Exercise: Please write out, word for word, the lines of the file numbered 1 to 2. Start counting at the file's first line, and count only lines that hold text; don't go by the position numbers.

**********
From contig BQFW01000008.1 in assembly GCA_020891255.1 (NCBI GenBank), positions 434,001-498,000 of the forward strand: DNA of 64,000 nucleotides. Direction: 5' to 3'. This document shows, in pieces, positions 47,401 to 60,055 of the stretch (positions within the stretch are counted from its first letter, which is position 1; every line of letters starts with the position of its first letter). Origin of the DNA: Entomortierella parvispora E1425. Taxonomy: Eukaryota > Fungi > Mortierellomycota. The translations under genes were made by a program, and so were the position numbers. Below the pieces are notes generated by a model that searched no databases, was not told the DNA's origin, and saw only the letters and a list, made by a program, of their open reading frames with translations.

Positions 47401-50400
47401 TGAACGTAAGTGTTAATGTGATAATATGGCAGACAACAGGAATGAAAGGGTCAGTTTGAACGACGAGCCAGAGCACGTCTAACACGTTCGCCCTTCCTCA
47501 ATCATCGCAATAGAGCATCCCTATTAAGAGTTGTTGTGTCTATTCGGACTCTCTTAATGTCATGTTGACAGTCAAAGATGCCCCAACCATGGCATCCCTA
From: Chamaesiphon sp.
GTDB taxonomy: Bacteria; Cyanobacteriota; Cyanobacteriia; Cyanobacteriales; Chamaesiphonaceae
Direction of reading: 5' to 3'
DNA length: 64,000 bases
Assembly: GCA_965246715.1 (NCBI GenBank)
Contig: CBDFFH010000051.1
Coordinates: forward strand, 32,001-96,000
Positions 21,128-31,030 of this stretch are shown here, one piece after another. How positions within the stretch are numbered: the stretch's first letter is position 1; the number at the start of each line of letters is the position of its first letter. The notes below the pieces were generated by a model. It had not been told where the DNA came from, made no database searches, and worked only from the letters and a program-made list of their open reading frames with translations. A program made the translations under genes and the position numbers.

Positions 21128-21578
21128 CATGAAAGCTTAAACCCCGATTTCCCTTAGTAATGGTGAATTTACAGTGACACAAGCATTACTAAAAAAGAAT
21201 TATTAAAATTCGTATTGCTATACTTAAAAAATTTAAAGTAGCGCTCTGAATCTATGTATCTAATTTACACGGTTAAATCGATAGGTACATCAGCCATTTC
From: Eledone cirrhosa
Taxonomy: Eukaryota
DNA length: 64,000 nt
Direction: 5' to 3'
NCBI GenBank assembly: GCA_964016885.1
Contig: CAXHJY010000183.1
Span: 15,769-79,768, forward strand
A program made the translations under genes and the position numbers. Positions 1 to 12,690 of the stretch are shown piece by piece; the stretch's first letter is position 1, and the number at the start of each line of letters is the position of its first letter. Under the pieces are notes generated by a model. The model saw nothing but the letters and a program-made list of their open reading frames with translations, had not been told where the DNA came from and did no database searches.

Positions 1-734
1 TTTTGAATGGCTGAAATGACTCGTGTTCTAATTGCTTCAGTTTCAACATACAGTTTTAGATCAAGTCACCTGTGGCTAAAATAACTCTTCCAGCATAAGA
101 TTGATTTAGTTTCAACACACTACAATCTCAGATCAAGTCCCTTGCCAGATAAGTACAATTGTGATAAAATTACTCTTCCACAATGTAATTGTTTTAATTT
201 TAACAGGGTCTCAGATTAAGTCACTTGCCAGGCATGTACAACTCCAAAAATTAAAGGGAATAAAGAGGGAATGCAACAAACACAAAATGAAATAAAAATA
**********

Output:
From contig BQFW01000008.1 in assembly GCA_020891255.1 (NCBI GenBank), positions 434,001-498,000 of the forward strand: DNA of 64,000 nucleotides. Direction: 5' to 3'. This document shows, in pieces, positions 47,401 to 60,055 of the stretch (positions within the stretch are counted from its first letter, which is position 1; every line of letters starts with the position of its first letter). Origin of the DNA: Entomortierella parvispora E1425. Taxonomy: Eukaryota > Fungi > Mortierellomycota. The translations under genes were made by a program, and so were the position numbers. Below the pieces are notes generated by a model that searched no databases, was not told the DNA's origin, and saw only the letters and a list, made by a program, of their open reading frames with translations.

Positions 47401-50400